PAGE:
CHICAGO (WLS) -- The vacancy rate was rising sharply across Chicago's prized downtown district and surrounding neighborhoods before the pandemic, but climbed much faster once COVID-19 struck. It's now more than 26% in Chicago's loop and on the rise in the Michigan Avenue Corridor.
"Many stores are gone," said downtown shopper SanJay Patmaik.
From downtown to the Loop, the Gold Coast and River North, the I-Team found dozens and dozens of for lease and space available signs.
"A lot of shops are closed down, there's empty places," Patmaik said.
That includes shops like the 60,000 square foot Uniqlo store in Streeterville and Macy's in Water Tower Place.
The I-Team talked to shoppers in front of the now empty, large retail spaces of a former Gap and a Forever 21.
"I think maybe another store would come up and see potential in the business and a store would take it over," said Fredrick LaMarr.
And despite plenty of potential shoppers, one real estate research group said the Mag Mile has more than a 19% vacancy rate, up from about 11% in 2019.
"We need to be innovative," said Jack Lavin, president and CEO of the Chicagoland Chamber of Commerce.
Lavin said the pandemic challenge on Michigan Avenue is filling large, empty retail spaces, some which were tailor made for the stores now left behind.
"Michigan Avenue is the economic engine of the city of Chicago. Almost 20% of the jobs are in the mag mile district jobs in the city of Chicago," Lavin said. "$180 million of sales tax revenue is generated by this district, it's the largest neighborhood in the city of Chicago."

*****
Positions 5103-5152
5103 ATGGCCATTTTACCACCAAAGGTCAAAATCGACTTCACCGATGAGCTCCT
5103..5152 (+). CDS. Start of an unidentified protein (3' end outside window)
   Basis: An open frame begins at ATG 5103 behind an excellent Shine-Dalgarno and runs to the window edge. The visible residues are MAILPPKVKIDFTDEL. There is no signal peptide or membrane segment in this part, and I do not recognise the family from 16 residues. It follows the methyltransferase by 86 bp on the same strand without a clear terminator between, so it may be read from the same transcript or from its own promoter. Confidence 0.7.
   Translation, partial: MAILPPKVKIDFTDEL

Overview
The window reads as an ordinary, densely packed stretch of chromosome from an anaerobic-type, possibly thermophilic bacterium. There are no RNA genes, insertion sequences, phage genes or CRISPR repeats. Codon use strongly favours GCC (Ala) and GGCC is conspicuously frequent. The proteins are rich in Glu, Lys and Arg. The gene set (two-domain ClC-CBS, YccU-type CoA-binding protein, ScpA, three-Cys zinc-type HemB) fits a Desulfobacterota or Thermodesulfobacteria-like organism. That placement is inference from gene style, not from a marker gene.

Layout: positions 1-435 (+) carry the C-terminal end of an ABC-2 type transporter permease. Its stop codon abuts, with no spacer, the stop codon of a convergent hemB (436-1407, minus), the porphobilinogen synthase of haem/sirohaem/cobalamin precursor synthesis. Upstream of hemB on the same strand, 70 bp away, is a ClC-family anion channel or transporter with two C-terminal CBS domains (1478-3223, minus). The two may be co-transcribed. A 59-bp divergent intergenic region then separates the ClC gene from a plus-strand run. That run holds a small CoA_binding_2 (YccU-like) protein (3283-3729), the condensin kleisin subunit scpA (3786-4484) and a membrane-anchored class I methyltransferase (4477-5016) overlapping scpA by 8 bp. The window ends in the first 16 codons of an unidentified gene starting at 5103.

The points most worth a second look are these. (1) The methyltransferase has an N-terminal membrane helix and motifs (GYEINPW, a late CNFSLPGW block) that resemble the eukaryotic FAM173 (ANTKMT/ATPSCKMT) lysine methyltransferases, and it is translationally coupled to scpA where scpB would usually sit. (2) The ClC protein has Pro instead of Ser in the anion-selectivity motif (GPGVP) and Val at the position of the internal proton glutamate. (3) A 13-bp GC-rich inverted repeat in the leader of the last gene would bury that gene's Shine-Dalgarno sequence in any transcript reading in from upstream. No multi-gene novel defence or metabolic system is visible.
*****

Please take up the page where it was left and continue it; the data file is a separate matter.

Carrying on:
There are similar vacancy trends in surrounding downtown neighborhoods. The Loop now has a 26% vacancy rate, also up from an historic low of less than 10% in 2015.
"There's a myriad of opportunities for here you know most notably probably food and beverage," said real estate broker Todd Siegel.
He's facing the hurdles of leasing many of these empty spaces for landlords in need. Filling ground floor storefronts in several new high-rises which were built during the pandemic presents an additional challenge.
"It's challenging and not only are we just looking for bodies and users to take that space, but we're challenging the business plans behind those retailers make sure that what we're introducing into this ecosystem is something that not only is going to be sustainable today, but grow as consumer habits and patterns change," Siegel explained.
Siegel and Lavin said they want to attract more "experience" type concepts, such as the world's largest Starbucks reserve roastery on Michigan Avenue. Ideas include integrating food, bars, or product demonstrations into retail, giving customers a reason to come in to the store rather than shopping online.
"To look at what the new environment is come up with new ideas and bring new types of retail here whether it's experiential retail, more entertainment or family entertainment, different types of restaurants," said Lavin.
City of Chicago leaders said they too have a plan. They call it the Central City Recovery Roadmap to revitalize the greater downtown area.
Officials with the city's Business Affairs and Consumer Protection Department said an expedited restaurant licensing program will help fill some empty spaces.
"There's no doubt we're in a moment in time where the consumer sees a lot of empty storefronts," Siegel said. "But the reality is behind the scenes, retailers are trying to reimagine what their storefront looks like."
Changing what a storefront looks like could also include breaking large spaces up into smaller retail shops. The chamber said many retailers want a space on Michigan Avenue that's smaller, which can also be used to promote more business and sales online.